Everyone has been taught by instructors and trainers that they really rate and also had lessons and tuition from people who haven’t helped them at all. If you are thinking about training as a riding instructor or are looking for an instructor or trainer, what kind of qualities should you be looking for?
Patience – riding is all about repetition and about getting things wrong so an instructor needs to be endlessly patient. Some people find that they can be very patient when they teach even though they may be impatient in other areas of their life
Experience – experience and competition record are a big attraction for many pupils but just because someone has ridden at a top level doesn’t mean they can convey the message to their pupils. The best type of experience to look for is a trainer who has a good bank of regular pupils who come back time and again
Communication skills – it doesn’t matter how much knowledge an instructor has or how good a rider they are, they need to be able to teach what’s in front of them and convey a relevant message clearly to their pupil. It’s not just about passing on information but being able to structure the message in a way that is appropriate, systematic and accessible
Availability – not the first quality that might spring to mind but having someone there when you need them can be very important. Many high level competition riders will teach out of their competitive season to supplement their income but you may find that they are not available for several months of the year because they are busy with their own horses
Most people go word of mouth when they are looking for a teacher or they use instructors who come to their yard or people they have come across in riding club or pony club.
Some instructors develop a cult-like following but works for one person may not work for another; riding the right trainer is a uniquely personal thing.
An instructor needs to be able to work with you to fulfil your aims and ambitions whether they are modest or ambitious; good instructors can teach any level because they teach what’s in front of them.
Some instructors will get on and have a feel or demonstrate something, others prefer not to. Some people think that if the instructor is not prepared to get on and show them how it is done then they are not really worth their salt, other people don’t want anyone else riding their horse – it really is a matter of personal preference.
There are two main routes with exam systems and training offered by the British Horse Society (BHS) and the Association of British Riding Schools (ABRS). You don’t have to work in a riding school but many instructors found it a good place to start building experience and it can be hard to get work as a new instructor freelance if you don’t have an established track record, easier if you are competition rider with a string of successful results.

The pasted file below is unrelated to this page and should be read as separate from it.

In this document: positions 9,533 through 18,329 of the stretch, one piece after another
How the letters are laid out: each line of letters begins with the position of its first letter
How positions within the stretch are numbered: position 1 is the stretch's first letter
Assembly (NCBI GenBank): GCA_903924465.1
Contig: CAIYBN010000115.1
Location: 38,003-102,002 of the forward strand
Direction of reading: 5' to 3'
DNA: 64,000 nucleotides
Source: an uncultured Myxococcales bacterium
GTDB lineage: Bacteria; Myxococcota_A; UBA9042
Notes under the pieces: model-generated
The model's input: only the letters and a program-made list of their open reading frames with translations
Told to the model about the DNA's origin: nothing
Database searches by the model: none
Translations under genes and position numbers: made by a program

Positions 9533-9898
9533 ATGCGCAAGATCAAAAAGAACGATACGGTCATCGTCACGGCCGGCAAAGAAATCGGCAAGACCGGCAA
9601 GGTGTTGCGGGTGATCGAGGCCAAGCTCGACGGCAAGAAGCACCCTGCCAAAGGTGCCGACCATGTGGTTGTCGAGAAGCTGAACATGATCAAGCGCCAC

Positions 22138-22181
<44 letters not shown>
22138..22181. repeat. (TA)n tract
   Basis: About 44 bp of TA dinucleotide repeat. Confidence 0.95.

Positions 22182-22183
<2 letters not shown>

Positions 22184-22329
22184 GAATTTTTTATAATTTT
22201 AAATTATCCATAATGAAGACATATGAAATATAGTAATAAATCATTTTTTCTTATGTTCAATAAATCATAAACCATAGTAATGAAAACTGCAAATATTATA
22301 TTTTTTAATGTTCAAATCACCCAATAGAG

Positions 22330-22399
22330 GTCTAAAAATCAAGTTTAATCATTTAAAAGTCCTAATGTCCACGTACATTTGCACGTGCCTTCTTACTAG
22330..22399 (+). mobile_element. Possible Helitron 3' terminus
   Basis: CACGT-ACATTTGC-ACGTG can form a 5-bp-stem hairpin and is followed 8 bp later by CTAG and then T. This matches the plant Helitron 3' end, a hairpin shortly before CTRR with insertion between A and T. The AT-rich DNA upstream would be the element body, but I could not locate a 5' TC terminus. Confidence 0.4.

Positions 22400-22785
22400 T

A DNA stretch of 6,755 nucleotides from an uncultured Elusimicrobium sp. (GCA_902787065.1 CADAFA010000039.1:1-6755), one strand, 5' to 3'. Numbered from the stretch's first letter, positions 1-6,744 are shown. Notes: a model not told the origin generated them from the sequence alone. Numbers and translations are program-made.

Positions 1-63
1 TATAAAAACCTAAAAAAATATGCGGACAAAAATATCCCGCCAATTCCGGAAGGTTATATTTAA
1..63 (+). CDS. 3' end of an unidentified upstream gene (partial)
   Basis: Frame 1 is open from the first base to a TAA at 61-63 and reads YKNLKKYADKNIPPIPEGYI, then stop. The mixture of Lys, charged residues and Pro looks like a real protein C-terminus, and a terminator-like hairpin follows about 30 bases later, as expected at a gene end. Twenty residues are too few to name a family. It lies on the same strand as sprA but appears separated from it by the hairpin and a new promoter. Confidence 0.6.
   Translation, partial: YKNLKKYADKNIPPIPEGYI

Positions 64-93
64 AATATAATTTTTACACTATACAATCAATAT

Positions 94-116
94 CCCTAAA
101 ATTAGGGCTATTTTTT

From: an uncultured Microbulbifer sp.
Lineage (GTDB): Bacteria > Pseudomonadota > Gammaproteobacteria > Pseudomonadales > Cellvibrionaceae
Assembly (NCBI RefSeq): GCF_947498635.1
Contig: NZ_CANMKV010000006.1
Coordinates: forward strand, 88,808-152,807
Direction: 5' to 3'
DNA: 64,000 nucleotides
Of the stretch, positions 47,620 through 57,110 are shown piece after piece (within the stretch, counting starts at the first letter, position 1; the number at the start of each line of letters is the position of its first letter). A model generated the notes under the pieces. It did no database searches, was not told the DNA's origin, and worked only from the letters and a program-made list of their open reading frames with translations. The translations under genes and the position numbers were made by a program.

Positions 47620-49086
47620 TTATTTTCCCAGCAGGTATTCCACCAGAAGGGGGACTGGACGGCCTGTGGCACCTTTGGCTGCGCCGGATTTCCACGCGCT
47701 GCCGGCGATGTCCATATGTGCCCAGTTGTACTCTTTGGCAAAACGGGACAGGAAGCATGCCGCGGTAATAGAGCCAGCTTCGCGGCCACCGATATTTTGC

The sporting disciplines, British Dressage (BD), British Eventing (BE) and British Show jumping (BS) all offer their own coaching schemes but these tend to be aimed at rider members who are competing at a particular level.
You don’t have to be qualified to teach but what you must have is freelance insurance cover if you are teaching outside the auspices of a riding school or the pony club otherwise if someone has an accident, you could be held liable for injury without any financial protection. Some competition riders teach to supplement their income and have a large following pupils based purely on their competition record and experience. Freelance insurance cover is available to all.
Some instructors will specialise in a sporting discipline – perhaps this is something they do with their own horses and their competition involvement feeds into their teaching – or they might specialise in novice or nervous riders or children.
It can be helpful to join the coaching scheme for the equestrian sport that you want to specialise in.
Teaching horse care can be an important part of being a riding instructor and many freelance teachers run courses on the ground that deal with all aspects of stable management. This can be particularly lucrative for freelancers and popular with riders and students training for exams or horse owners who just want to improve their equestrian knowledge.
Producing online theory courses which students can use for home study is another option and YouTube tutorials for practical tasks like plaiting and clipping can really increase an instructor’s portfolio of work.
If you are an aspiring instructor then it can be difficult to get enough teaching practice. Teaching in the riding school is one thing but teaching riders on their own horses is quite another.
Starting in a riding school is a good way to build up experience and usually opens doors to people with their own horses – the riding school may have a livery yard attached or parents with their own horses at home may bring their children for lessons. Most instructors get work by word of mouth so there is something of a snowball effect; if you are a good teacher then you will never be short of clients.
The Riding for the Disabled have their own coaching scheme to deal with the unique needs of people with mental and physical impairments, this also includes carriage driving. You can find out more on their website. If you don’t want to teach the riders and drivers then you can still get involved as a volunteer and many people are inspired to take up teaching via this route.